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Call for Papers endet am 30.10.2021.

Conductive and inductive drying processes for Li-ion electrode production towards higher throughput

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Summary:

Aiming an efficient lithium-ion battery production all process steps have to be enhanced in terms of quality and performance. In this regard, the drying process of electrodes holds great potential for improvement. The main challenge of state-of-the-art convective drying methods is the negative impact of high drying rates on electrode properties for example, a destruction in cycle stability, due to binder and carbon black segregation. Therefore, conventional drying processes are limited to a certain drying rate, which limits the overall battery production speed. In order to decrease production costs by increasing the electrode drying speed without impairing the performance of the battery, the development of innovative drying methods is necessary.

This study focuses on the development and prototypical implementation of two new methods for drying electrodes through inductive and conductive heat input. By the means of induction, the conductive material of the coated current collector can be heated specifically using electromagnetic waves. This way, the coating is dried from the bottom up. Furthermore, induction allows the generation of complex heating zones with individual heat distributions, for example to prevent the formation of tensions inside the active material. With conductive drying the energy input – as with inductive drying – is carried out directly into the substrate by a current. Therefore, both methods enable the effective drying of the coating through the direct and targeted energy input into the metallic substrate. This in turn leads to a significant reduction of heating time and accordingly allows a significant energy saving compared to conventional convective methods respectively.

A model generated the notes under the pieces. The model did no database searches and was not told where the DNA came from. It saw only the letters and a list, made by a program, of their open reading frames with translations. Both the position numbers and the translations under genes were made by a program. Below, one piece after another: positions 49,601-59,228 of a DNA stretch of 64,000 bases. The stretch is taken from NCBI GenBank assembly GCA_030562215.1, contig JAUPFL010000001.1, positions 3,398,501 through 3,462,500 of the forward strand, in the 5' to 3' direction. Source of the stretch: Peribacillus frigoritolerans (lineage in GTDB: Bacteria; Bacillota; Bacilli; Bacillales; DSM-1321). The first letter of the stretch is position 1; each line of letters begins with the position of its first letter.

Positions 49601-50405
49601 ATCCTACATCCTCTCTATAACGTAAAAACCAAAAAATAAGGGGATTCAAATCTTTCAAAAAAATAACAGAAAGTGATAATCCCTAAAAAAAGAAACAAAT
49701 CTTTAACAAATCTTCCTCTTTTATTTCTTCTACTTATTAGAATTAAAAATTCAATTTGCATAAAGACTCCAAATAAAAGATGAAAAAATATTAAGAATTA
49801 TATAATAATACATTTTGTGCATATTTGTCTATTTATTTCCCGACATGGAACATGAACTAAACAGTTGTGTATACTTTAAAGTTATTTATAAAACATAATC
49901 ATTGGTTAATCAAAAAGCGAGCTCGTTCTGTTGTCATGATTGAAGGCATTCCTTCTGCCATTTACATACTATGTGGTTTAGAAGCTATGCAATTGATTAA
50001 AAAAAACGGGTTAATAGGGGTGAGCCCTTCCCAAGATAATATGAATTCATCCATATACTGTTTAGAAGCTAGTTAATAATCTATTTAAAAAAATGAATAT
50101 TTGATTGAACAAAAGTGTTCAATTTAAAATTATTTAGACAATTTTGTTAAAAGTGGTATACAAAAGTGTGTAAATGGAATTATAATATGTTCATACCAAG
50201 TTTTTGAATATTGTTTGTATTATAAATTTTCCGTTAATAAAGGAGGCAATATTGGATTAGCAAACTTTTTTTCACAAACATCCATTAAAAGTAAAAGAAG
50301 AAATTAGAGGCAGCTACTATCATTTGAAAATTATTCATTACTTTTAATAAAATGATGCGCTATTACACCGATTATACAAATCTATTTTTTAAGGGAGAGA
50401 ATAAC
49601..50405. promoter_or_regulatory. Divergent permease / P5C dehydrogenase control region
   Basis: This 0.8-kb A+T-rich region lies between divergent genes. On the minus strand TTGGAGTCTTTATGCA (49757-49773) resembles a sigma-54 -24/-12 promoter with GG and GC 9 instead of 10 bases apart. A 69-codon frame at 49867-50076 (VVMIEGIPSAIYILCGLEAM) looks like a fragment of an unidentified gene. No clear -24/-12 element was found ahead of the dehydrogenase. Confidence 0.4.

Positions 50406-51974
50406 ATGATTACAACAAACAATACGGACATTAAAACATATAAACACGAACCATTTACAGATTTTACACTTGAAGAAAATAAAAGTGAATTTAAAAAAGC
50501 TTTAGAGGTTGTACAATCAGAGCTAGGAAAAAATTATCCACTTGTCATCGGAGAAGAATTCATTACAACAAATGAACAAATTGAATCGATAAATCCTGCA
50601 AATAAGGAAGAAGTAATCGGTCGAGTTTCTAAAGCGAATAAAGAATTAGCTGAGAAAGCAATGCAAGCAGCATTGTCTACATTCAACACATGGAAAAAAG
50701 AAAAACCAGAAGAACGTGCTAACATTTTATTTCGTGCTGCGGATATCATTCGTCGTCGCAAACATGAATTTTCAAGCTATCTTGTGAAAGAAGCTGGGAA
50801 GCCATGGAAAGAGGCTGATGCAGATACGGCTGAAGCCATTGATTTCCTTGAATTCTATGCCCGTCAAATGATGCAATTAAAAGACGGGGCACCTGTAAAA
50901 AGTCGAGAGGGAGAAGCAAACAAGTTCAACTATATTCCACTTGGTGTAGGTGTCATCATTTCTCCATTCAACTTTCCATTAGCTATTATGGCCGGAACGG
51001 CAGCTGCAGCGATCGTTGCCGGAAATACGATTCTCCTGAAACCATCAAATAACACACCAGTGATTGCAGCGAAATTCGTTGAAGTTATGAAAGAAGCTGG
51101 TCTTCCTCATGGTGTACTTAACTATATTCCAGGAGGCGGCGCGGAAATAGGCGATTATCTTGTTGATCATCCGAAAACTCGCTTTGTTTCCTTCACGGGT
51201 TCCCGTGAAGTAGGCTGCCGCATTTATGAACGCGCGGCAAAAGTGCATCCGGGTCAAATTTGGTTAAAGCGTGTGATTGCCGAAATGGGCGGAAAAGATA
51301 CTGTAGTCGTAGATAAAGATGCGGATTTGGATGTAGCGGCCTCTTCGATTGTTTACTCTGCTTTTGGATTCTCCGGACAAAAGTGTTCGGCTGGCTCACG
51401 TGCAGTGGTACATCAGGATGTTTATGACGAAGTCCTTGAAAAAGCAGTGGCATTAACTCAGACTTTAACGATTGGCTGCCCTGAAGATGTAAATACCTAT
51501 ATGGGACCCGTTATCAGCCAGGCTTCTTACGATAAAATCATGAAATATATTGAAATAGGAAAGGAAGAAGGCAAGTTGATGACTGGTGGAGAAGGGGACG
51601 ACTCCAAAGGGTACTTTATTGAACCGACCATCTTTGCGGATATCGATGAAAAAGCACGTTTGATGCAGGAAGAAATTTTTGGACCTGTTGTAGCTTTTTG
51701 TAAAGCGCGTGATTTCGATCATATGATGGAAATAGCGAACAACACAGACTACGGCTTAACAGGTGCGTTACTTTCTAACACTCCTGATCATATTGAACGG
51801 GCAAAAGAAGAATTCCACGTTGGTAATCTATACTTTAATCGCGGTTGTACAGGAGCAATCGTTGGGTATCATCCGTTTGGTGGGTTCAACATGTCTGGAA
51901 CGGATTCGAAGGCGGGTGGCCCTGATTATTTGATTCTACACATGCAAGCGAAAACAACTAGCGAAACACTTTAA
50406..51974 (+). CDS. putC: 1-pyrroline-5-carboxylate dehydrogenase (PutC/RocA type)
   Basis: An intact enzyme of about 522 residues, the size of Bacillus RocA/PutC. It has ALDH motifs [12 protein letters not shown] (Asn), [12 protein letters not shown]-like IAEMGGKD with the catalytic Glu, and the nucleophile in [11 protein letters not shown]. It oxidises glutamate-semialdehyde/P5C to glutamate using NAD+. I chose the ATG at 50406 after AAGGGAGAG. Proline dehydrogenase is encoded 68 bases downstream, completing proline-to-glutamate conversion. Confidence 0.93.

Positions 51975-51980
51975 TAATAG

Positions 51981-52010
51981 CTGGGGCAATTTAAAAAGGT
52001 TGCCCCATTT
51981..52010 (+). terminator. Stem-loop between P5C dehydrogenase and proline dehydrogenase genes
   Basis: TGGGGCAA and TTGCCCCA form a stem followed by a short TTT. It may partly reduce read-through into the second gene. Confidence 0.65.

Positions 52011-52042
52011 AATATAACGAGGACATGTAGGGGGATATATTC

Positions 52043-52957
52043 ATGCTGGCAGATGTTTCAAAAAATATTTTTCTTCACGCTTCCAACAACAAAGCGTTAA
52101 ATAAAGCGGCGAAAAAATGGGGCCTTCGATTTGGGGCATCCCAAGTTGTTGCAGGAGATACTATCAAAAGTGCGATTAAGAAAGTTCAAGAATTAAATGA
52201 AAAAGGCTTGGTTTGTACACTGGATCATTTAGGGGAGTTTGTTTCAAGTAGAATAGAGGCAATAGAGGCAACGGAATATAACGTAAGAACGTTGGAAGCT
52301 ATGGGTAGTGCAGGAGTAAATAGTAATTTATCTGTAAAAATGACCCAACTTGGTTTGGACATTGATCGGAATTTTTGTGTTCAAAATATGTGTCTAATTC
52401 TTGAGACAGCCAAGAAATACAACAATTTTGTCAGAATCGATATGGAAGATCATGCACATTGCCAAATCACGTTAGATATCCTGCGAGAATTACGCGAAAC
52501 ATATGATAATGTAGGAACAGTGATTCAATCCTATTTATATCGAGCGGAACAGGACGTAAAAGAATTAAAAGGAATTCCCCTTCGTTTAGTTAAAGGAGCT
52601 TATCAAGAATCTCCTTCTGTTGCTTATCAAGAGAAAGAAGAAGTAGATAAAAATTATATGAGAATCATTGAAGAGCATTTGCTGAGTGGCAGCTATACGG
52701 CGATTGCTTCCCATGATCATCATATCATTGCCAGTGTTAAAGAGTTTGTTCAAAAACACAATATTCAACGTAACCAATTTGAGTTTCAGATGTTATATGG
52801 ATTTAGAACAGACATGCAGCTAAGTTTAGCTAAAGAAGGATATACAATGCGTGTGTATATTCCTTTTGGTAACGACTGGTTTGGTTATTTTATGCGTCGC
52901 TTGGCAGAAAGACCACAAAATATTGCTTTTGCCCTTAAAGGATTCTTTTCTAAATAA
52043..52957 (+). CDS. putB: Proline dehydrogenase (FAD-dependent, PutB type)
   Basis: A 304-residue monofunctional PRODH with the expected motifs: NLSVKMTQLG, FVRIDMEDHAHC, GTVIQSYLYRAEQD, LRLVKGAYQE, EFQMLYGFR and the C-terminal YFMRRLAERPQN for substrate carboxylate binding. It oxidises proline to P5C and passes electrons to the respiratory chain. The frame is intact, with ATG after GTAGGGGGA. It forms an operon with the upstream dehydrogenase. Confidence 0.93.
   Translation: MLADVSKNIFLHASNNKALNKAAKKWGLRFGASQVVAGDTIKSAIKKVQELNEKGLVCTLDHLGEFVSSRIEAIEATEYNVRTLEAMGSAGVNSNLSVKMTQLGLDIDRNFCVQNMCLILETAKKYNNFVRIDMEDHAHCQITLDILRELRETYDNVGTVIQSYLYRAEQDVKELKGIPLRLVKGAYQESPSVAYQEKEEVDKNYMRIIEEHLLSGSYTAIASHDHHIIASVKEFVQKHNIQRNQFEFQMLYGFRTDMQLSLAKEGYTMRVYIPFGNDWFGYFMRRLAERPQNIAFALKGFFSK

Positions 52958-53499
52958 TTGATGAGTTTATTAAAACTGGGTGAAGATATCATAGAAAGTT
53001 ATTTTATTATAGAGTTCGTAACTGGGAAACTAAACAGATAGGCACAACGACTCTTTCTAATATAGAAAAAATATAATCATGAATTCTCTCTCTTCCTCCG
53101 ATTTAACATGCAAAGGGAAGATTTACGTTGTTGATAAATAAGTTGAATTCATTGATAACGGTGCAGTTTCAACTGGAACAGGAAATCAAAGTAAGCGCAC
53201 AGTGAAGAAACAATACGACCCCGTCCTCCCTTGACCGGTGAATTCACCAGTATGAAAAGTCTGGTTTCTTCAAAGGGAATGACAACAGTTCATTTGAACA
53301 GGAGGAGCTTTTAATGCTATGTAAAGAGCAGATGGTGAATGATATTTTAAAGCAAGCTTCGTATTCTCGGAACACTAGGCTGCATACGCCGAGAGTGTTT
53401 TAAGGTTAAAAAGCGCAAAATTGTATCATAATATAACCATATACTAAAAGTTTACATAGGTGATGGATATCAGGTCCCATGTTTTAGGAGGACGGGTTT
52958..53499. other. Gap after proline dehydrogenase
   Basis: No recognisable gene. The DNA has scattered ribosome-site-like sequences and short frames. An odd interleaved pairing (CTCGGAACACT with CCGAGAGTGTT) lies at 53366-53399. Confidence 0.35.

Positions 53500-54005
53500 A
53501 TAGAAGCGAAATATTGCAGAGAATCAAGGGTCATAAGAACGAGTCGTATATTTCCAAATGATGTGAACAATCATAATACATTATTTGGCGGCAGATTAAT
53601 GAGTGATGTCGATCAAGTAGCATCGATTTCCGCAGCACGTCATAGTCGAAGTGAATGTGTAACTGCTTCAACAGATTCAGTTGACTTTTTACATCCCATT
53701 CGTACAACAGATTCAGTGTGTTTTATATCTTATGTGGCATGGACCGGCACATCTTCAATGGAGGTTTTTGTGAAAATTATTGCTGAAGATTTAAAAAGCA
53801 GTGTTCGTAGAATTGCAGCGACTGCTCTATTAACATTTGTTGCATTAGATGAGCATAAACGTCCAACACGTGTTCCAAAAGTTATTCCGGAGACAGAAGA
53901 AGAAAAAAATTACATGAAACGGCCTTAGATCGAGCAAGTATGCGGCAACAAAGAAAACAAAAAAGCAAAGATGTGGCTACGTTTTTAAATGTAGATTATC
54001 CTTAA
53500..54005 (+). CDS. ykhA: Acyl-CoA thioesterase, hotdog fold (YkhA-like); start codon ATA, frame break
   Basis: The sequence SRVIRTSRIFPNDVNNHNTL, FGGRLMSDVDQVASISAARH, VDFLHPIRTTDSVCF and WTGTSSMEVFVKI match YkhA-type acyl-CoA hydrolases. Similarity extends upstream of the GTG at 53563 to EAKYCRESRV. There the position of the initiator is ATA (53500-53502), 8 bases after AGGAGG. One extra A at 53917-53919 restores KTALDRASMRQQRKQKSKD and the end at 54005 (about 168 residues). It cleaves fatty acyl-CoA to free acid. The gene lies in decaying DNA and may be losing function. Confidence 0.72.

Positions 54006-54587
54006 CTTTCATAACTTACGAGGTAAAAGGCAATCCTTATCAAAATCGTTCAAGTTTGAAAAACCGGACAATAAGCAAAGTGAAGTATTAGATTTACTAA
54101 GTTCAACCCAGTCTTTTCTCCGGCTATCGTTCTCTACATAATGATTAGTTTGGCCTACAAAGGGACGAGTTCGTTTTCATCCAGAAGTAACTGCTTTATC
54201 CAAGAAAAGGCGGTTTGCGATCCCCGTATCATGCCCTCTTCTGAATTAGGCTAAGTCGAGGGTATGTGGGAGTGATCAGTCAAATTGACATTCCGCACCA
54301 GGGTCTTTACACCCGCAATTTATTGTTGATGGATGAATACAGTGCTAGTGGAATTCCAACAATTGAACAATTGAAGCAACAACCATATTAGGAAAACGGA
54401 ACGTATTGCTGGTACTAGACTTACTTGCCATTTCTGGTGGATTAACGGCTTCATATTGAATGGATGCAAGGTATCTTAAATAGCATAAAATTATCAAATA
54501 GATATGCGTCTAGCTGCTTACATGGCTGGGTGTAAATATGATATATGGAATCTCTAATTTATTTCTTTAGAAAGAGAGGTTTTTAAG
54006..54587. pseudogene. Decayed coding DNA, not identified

Within this study an electrically save test stand for the conductive drying of electrodes is being developed and built. Conductive drying experiments were carried out on freshly coated high-capacity SMG-A5 anodes at different current strengths and drying times. An infrared thermal imaging camera was used to determine the heat distribution of the coating during the drying process. Furthermore, the influence of the drying process on the mechanical and electrical properties of the film is investigated. A concept for the inductive drying of electrodes is further investigated.

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